– Jack Morris had spent more time preparing to be let down than wondering how he’d react if told he was finally a Baseball Hall of Famer.

So when the St. Paul native and 1991 Twins World Series hero got the call to the Hall — right at 4:45 p.m. Sunday — he was undone.

“I was so emotional,” Morris said. “I didn’t expect it, I’m not lying to you. I didn’t expect it because I realize how difficult it has been.”

The curious case of Jack Morris is now closed as he was voted into the Hall of Fame by a special Modern Baseball Era committee. This group of former players as well as executives and media members was entrusted with examining candidates who did not get into the Hall after spending 15 years on the Baseball Writers Association of America ballot, and whose greatest contributions to the game occurred from 1970-1987.

The 62-year-old Morris, one of 10 on the ballot, received 14 of 16 votes — 12 were needed for induction. Also voted in, with 13 votes, was former Detroit Tiger Alan Trammell — the best shortstop in baseball not named Cal Ripken Jr. for a large part of the 1980s. Morris and Trammell played together from 1977 to 1990 and are the first players from the Tigers’ 1984 championship team to reach Cooperstown, N.Y.

“They told me to be by my phone between 5:15 p.m. and 5:45 p.m.,” Morris said. “And right at 5:45, the phone rings. I’m like, ‘Oh, no!’ In two minutes, I would have been fine.”

Morris and Trammell will be inducted on July 29. The rest of the class will be announced on Jan. 24.

Morris, a workhorse righthander who pitched from 1977 to 1990, won 20 games three times while amassing a career record of 254-186. He played on four World Series-winning teams, and his 162 victories in the 1980s were the most of any pitcher. Yet his 3.90 career ERA becomes the highest of any pitcher in the Hall of Fame, and he never won a Cy Young Award. That and having nothing stand out when you dive deep into his stats led him on a slow walk to Cooperstown, much like that of Bert Blyleven, the last former Twin enshrined. But these voters, full of contemporaries such as Rod Carew and George Brett, felt differently.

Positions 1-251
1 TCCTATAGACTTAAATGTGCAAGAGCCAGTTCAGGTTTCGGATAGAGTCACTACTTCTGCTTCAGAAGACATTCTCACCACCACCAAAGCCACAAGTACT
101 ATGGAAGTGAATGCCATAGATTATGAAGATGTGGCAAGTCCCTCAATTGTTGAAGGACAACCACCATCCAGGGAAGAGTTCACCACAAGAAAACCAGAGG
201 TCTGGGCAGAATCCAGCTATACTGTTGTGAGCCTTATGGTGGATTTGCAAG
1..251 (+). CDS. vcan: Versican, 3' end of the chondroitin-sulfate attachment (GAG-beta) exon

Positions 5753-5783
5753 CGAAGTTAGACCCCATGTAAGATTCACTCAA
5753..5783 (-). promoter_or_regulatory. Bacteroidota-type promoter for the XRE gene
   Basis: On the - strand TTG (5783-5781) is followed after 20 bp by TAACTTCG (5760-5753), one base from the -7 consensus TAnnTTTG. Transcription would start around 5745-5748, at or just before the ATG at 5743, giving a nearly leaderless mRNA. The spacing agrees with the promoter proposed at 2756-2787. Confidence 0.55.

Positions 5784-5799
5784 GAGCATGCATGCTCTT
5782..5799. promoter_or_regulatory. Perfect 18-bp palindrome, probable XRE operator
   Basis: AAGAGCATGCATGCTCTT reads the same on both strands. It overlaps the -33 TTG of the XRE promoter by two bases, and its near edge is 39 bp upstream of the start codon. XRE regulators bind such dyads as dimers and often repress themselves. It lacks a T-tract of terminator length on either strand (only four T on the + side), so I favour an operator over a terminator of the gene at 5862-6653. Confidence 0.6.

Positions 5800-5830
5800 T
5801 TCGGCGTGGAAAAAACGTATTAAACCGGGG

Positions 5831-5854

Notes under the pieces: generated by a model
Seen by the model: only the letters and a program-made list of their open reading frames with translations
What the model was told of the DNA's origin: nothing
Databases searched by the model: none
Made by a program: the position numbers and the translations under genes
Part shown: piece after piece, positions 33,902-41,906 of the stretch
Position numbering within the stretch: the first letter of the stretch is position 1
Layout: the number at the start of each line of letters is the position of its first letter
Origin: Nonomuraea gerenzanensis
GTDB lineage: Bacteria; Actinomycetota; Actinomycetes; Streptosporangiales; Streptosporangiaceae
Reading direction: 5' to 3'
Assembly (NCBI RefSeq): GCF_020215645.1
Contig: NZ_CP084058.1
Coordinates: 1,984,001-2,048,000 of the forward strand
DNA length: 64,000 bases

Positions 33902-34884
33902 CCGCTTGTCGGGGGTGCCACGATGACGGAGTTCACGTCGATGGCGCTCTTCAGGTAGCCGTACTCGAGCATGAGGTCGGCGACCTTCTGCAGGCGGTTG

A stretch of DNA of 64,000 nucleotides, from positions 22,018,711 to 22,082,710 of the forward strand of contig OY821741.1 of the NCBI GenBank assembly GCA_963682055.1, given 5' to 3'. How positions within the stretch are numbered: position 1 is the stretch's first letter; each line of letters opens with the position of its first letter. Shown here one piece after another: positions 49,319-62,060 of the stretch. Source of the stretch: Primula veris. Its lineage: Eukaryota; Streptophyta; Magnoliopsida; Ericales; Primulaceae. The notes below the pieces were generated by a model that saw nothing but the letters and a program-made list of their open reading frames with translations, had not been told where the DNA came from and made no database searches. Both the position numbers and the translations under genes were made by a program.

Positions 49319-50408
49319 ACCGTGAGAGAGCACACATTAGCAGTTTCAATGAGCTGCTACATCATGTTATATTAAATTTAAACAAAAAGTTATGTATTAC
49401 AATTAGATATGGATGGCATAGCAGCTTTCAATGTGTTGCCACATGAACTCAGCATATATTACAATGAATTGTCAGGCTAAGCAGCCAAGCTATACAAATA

“For me, it’s justice,” Twins manager Paul Molitor said. “There have always been arguments on both sides, but the people that competed against him year after year knew that Jack was a Hall of Famer.”

And the circle is now complete. Morris, Molitor and Dave Winfield — who grew up not far from each other in St. Paul — are all members of the exclusive club.

That rarity was not forgotten by the Bloomington-born Kent Hrbek when told of Morris’ election.

“I guess I should have been born on the other side of the river,” Hrbek joked. “I would have been better off. But that’s pretty impressive.”

Morris laughed when Hrbek’s quote was relayed to him.

“I wouldn’t have expected anything less from him,” Morris said.

For years, Morris pacified himself with thinking that it was just an honor to be on the ballot. Now he’s the eighth Twin to reach the Hall of Fame. Yes, he played in Minnesota for just one year, but what a glorious 1991 season it was. His 10-inning, 1-0 shutout of the Atlanta Braves in Game 7 of the World Series is one of the greatest clutch outings in sports history.

Post-election hubris set in Sunday evening as Morris entered the lobby of the Dolphin Resort Hotel to appear on the MLB Network following the announcement. Fans hit him up for a few autographs as he left the set, and then he headed up to the Twins suite where, as soon as the door opened and Morris stuck his head in, staffers erupted in applause as Molitor’s voice yelling, “Hey! Hey!” could be heard down the hallway.

Morris had a dinner appointment with the Tigers later on Sunday — he did pitch 14 seasons for them — but he was relieved and relaxed as he was around familiar Twins folk.

“Can we drink now?” Morris said to laughter as corks were popped and a toast was made.

“I told him in there, ‘Your humility in all these years you have come up short has been remarkable and speaks to who you are,’ ” Molitor said. “Glad they got it right today.”